Lowry fired a final round of 65 including an eagle and five birdies to finish 17 under.
Rahm had set a testing clubhouse target of 16 under par following a stunning final round of 62, the former US Open champion carding two eagles and seven birdies and covering the back nine in just 29 despite a bogey on the 15th.
However, Lowry responded with an eagle and five birdies of his own in a closing 65 to finish 17 under, the former Open champion not carding a single bogey in a tournament reduced to 54 holes following the loss of Friday’s play after the death of the Queen.
McIlroy found himself needing to eagle the 18th to force a play-off with Lowry but agonisingly saw his putt from 23 feet finish millimetres right of the hole.
The tournament had featured 18 players from the Saudi-backed LIV Golf series – American Talor Gooch was their top finisher in fourth – and Lowry had said at the start of the week that he “can’t stand” them being in the field.
“I made no secret how I feel about the whole thing,” Lowry said. “I wanted to win for myself first and foremost, but or everyone that has stayed loyal to this Tour I really feel this is one for the good guys.”
Lowry, who had finished runner-up to McIlroy at Wentworth in 2014, added: “It means a lot.
“It’s been a good year, but felt like I’ve been close a few times and only a few tournaments left this season and I really wanted to win one and this was top of the list.
“I’m so happy. I can’t put into words how happy I am, how much I love this tour, this tournament. I’m the happiest man in the world right now.
“I got to 16 and was trying to get past that but had to worry about Rory behind me, he could do anything the last few holes how good he is. I just tried my best to hit shots, I told my coach I need to allow myself to play golf. I’m playing the best golf of my life and I did that.
“One of my main goals is to go to Rome next year and help win back the Ryder Cup so I’m delighted that qualifying started this week and I have made some good points.”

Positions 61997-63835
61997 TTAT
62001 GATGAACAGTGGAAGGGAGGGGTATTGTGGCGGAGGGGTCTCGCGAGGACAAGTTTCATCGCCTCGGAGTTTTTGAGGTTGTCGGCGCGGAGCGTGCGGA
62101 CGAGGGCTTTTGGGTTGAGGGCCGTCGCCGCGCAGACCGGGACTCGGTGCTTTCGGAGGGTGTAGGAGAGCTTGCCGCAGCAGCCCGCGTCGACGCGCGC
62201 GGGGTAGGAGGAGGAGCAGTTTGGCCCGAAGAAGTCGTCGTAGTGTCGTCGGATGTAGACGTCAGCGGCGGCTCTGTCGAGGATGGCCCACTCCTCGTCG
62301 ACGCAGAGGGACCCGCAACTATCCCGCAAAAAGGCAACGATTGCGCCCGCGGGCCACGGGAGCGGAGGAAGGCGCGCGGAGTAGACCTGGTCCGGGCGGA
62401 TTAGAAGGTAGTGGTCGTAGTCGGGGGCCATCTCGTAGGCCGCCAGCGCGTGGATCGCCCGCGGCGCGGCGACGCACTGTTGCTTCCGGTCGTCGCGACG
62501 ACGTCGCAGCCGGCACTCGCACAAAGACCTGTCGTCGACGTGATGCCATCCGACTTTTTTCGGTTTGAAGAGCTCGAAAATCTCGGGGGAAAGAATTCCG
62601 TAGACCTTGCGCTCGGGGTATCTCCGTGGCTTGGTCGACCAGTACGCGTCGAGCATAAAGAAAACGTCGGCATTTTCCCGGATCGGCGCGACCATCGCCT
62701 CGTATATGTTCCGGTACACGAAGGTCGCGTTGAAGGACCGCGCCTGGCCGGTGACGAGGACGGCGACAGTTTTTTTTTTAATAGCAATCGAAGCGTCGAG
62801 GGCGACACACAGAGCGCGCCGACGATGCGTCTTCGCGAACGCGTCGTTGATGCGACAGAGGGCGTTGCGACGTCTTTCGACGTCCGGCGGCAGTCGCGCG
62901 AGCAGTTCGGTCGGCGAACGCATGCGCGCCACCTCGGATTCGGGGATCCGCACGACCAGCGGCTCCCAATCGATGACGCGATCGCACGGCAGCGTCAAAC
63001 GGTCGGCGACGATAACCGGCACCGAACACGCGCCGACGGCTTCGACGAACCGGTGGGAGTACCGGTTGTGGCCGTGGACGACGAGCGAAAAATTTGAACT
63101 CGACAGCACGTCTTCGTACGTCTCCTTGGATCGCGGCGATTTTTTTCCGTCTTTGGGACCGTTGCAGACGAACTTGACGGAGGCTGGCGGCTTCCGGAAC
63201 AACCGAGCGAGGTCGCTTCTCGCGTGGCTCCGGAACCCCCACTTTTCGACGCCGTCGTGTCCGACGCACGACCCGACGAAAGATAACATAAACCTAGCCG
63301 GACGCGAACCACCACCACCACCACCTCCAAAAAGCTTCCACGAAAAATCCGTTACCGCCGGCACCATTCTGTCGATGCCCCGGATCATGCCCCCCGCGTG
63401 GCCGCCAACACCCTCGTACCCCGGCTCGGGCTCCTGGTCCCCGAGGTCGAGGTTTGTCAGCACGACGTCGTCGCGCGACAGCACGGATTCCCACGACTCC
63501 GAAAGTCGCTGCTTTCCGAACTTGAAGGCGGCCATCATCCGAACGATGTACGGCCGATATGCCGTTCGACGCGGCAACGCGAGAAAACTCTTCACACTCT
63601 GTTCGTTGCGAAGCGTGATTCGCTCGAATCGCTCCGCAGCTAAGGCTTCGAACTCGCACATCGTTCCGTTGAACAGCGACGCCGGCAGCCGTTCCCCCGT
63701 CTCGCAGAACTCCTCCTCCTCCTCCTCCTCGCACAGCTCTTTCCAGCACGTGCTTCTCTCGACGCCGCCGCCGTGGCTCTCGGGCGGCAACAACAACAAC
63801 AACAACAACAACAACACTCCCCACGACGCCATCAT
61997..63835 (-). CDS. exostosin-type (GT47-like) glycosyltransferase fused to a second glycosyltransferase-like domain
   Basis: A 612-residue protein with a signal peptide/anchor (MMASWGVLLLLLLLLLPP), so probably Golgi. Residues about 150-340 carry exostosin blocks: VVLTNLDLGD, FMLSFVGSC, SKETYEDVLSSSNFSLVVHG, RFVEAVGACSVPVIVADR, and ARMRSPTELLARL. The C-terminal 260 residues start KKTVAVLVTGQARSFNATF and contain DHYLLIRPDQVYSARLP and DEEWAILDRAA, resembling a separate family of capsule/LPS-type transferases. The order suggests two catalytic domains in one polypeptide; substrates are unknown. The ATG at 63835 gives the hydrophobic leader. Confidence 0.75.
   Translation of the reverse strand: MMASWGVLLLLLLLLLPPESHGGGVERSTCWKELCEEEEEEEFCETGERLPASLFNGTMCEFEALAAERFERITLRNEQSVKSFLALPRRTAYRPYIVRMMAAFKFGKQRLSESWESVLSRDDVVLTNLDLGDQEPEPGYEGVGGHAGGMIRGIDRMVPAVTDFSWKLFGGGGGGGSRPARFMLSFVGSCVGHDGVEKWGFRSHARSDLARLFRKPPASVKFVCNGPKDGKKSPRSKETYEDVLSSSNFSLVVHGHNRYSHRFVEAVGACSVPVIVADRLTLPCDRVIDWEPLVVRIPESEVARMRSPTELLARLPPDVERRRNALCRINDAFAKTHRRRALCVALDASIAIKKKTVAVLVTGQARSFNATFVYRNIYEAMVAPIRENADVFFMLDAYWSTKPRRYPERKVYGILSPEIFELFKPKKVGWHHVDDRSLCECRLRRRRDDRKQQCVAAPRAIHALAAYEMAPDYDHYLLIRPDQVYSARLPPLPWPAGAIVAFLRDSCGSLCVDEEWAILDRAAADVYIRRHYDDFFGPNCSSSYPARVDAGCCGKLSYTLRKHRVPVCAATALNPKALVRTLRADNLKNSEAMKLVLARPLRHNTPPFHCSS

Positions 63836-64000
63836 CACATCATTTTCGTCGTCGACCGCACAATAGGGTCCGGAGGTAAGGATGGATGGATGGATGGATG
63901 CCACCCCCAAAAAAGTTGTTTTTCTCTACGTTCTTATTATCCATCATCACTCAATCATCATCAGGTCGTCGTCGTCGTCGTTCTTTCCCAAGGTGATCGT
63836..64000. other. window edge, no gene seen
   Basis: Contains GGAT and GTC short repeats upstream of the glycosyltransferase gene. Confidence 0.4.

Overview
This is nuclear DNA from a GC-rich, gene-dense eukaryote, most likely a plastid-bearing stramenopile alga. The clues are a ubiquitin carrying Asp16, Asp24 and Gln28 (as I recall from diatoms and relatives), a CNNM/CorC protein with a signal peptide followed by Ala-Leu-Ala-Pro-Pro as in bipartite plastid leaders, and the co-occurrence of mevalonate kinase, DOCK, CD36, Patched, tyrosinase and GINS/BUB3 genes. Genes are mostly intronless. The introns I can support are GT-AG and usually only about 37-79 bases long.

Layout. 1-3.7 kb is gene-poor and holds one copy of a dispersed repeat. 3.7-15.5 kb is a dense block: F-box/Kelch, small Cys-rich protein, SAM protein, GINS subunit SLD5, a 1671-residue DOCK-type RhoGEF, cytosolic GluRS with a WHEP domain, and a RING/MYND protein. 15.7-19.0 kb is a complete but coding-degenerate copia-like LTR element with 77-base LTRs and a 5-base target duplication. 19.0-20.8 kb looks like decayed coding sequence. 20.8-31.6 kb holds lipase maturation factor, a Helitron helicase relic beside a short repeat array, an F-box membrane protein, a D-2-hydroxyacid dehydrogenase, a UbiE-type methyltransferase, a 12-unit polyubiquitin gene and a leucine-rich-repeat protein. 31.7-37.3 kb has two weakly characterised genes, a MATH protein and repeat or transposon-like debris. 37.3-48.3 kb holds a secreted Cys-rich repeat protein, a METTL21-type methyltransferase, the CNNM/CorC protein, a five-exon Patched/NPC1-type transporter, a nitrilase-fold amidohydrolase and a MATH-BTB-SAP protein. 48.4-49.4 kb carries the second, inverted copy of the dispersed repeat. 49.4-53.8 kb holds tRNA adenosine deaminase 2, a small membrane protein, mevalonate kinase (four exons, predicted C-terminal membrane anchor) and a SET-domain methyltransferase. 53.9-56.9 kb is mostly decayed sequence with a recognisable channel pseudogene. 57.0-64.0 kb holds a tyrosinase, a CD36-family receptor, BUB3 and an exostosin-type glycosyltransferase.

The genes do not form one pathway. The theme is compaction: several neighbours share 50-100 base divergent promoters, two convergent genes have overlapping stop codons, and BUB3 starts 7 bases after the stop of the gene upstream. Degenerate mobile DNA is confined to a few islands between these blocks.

A disappointed McIlroy, who carded a closing 67, said: “I’m okay. I think Shane winning softens the blow.
“If it had been someone else, I might not have felt as comfortable with it as I am. Seeing a friend win is always great and I am really happy for him.
“I struggled today. I didn’t hit my irons very well. I was sort of scrambling a lot but I got the most out of my round.
“I wish I had made a four on 17, but, apart from that, I dug in there and did what I needed to do to give myself a chance going down 18 and that’s all you can ask for.”
Rahm had teed off almost three hours before leaders Viktor Hovland and Soren Kjeldsen – who would finish in a tie for fifth – and faced a long wait to see if his total would prove good enough.
“Nine under on the last 10 holes, it’s very good golf,” Rahm said. “It’s one of those things where everything clicked together and it was something I felt like was a long time coming.
“Since Mexico (his most recent win on May 1), I haven’t had a chance to win and posting a good score, whether or not I win is something I need, and I’m really happy with that.”
Although Gooch was the top LIV player thanks to an eagle on the 18th, for a long time it looked as though Patrick Reed’s 63 would strike another blow for what DP World Tour chief executive Keith Pelley had labelled the “LIV propaganda machine”.
McIlroy had said he found the LIV players’ presence “hard to stomach”, but Reed – who had set the early target on 14 under – insisted: “I definitely felt welcome. The guys were very respectful, very nice to me. They were the same as when I come over and play year-in and year-out every time.
“For me as a player and as an honorary lifetime member, I definitely will come back and play. I always want to play at least the minimum and continue to hold my card.
“I take pride in that, I take pride in being a worldwide player and coming over and playing on the European Tour (now DP World Tour). Nothing will change how I feel about coming over to play.”